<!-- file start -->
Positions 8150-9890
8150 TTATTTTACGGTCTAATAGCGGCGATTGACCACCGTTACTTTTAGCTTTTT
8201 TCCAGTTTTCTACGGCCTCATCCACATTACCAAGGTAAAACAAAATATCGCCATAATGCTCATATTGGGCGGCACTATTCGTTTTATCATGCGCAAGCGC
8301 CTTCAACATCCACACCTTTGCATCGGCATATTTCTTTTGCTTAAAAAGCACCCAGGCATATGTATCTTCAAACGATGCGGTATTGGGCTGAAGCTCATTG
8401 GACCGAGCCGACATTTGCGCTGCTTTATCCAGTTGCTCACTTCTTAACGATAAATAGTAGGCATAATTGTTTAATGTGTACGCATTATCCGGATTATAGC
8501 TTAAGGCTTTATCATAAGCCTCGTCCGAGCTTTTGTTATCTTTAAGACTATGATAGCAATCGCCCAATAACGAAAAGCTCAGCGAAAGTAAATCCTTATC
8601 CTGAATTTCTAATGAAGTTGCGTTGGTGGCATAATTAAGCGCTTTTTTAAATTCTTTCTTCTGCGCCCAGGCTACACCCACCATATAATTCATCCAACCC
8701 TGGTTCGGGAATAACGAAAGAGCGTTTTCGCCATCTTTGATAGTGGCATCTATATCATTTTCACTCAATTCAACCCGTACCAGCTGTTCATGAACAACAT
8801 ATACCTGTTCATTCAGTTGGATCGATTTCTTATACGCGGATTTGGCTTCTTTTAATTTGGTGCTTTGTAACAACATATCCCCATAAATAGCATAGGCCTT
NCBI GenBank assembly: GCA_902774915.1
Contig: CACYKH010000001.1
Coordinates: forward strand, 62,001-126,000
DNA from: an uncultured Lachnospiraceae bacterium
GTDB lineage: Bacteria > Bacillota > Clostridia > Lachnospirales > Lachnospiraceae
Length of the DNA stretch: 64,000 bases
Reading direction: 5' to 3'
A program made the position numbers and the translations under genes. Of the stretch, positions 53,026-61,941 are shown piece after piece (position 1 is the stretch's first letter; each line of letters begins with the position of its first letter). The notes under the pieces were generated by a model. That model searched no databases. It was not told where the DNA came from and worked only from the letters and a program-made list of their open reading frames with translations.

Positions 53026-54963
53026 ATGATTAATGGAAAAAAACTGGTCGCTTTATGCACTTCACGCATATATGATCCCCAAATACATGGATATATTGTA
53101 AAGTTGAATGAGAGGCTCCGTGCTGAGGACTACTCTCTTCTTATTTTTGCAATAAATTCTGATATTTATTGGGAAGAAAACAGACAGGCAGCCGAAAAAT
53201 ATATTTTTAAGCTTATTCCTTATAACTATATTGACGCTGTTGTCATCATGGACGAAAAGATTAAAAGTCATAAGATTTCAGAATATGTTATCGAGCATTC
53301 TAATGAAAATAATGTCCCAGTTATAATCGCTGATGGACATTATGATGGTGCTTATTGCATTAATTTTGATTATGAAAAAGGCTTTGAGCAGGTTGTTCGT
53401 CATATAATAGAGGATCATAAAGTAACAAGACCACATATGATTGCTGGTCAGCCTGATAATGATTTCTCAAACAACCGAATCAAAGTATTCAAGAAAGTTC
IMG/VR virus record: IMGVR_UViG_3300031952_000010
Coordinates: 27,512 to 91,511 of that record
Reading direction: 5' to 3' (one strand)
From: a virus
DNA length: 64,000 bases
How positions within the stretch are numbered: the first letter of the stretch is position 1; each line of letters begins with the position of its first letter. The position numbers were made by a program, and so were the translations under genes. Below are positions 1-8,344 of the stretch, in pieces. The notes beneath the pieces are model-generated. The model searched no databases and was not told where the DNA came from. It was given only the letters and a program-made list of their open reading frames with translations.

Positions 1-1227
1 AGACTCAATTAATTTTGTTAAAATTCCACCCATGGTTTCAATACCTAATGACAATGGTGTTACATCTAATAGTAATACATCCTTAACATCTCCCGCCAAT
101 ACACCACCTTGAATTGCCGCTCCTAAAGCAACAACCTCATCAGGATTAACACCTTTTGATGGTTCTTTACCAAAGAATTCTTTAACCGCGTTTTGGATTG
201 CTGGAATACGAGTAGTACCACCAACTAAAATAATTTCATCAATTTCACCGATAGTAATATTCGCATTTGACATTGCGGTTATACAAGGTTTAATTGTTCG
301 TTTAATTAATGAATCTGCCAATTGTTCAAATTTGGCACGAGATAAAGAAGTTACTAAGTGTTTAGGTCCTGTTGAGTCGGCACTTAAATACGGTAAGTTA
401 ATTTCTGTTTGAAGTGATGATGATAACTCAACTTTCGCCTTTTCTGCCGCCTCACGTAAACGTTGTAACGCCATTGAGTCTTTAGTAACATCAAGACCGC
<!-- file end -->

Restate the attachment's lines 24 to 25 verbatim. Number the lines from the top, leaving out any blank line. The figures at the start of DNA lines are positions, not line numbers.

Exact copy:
IMG/VR virus record: IMGVR_UViG_3300031952_000010
Coordinates: 27,512 to 91,511 of that record